a ferocious quality or state; savage fierceness.
two purposes: 1. An evaluation of the sum of the choices an author makes in blending diction, syntax, figurative language, and other literary devices. We can analyze and describe an author's personal __and make judgments on how appropriate it is to the author's purpose. Can be called flowery, explicit, succinct, rambling, bombastic, commonplace, incisive, or laconic, to name only a few examples. 2. Classification of authors to a group and comparison of an author to similar authors.
An effect created by words that have sounds that reinforce their meaning
Parallel structure (parallelism)
A grammatical or structural similarity between sentences or parts of a sentence. It involves an arrangement of words, phrases, sentences, and paragraphs so that elements of equal importance are equally developed and similarly phrased.
the opposite of exaggeration. It is a technique for developing irony and/or humor where one writes or says less that intended (Swift wrote "Last week I saw a woman flayed, and you will hardly believe how much it altered her person for the worst")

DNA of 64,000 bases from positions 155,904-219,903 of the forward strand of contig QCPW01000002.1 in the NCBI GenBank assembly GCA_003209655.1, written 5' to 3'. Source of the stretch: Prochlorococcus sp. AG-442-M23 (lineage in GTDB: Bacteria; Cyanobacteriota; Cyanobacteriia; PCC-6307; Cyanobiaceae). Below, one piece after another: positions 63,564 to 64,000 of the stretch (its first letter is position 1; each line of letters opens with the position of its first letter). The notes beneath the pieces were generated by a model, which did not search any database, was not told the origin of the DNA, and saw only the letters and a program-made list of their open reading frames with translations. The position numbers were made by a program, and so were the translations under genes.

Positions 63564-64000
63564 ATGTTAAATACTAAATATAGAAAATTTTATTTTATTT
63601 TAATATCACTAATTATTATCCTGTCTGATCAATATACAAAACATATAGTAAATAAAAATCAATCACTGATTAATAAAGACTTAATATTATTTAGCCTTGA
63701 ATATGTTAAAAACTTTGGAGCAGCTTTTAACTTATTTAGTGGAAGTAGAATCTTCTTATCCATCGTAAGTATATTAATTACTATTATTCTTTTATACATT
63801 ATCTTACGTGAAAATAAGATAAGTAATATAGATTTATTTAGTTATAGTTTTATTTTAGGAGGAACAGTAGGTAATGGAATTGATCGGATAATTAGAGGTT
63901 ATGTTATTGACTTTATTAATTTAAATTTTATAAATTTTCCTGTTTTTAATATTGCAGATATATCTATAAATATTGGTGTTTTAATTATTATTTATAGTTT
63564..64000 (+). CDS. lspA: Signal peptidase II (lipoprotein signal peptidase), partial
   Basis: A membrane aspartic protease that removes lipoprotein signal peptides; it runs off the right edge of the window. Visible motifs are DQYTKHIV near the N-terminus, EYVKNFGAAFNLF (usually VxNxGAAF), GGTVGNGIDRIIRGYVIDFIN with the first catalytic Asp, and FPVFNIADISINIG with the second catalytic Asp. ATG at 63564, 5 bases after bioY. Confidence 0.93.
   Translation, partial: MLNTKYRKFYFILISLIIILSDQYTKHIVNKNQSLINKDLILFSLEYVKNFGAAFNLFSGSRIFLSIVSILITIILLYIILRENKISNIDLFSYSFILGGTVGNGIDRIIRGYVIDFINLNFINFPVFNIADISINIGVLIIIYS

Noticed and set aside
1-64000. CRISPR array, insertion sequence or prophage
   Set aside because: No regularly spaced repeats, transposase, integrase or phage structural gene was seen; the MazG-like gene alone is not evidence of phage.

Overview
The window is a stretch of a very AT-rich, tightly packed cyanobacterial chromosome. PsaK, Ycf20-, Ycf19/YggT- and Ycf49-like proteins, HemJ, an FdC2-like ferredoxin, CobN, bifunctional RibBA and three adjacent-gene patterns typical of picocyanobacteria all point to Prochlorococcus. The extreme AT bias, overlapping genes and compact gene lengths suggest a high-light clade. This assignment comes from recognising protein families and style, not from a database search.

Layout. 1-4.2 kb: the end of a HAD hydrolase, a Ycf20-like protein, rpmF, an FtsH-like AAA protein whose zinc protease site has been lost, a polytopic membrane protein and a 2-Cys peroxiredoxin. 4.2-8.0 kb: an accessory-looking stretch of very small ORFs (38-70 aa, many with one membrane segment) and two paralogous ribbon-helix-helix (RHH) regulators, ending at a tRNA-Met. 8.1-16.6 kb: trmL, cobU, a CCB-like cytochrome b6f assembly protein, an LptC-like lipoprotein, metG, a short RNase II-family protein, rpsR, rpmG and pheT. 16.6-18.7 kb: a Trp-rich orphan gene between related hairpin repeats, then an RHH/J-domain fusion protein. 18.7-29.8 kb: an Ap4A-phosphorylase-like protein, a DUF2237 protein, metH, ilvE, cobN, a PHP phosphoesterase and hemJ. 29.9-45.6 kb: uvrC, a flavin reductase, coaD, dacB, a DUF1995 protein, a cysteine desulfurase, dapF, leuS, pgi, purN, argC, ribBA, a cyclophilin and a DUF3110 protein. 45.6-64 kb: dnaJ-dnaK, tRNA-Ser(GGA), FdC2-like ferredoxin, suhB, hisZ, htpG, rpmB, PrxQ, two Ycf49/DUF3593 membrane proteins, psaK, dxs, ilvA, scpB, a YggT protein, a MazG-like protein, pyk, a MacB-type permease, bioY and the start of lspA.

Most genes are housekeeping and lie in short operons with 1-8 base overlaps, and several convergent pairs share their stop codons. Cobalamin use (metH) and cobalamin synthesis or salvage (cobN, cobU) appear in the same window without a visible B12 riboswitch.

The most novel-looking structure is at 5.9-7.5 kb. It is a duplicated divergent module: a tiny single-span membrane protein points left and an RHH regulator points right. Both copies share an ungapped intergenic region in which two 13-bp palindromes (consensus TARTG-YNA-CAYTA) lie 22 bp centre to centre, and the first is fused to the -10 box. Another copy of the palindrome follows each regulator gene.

Dramatic Irony
(theater) irony that occurs when the meaning of the situation is understood by the audience but not by the characters in the play
41. Epigram
A concise but ingenious, witty, and thoughtful statement.
The attitude of the author toward the audience and characters (e.g., serious or humorous).
A figure of speech in which a representative term is sused for a larger idea (The pen is the mightier than the sword).
The shape or structure of a literary work
The process that moves from a given series of specifics to a generalization
The format of a fromal argument that consists of a major premise, a minor premise and a conclusion.
The use of slang or informalities in speech or writing
any violent upheaval, esp. one of a social or political nature.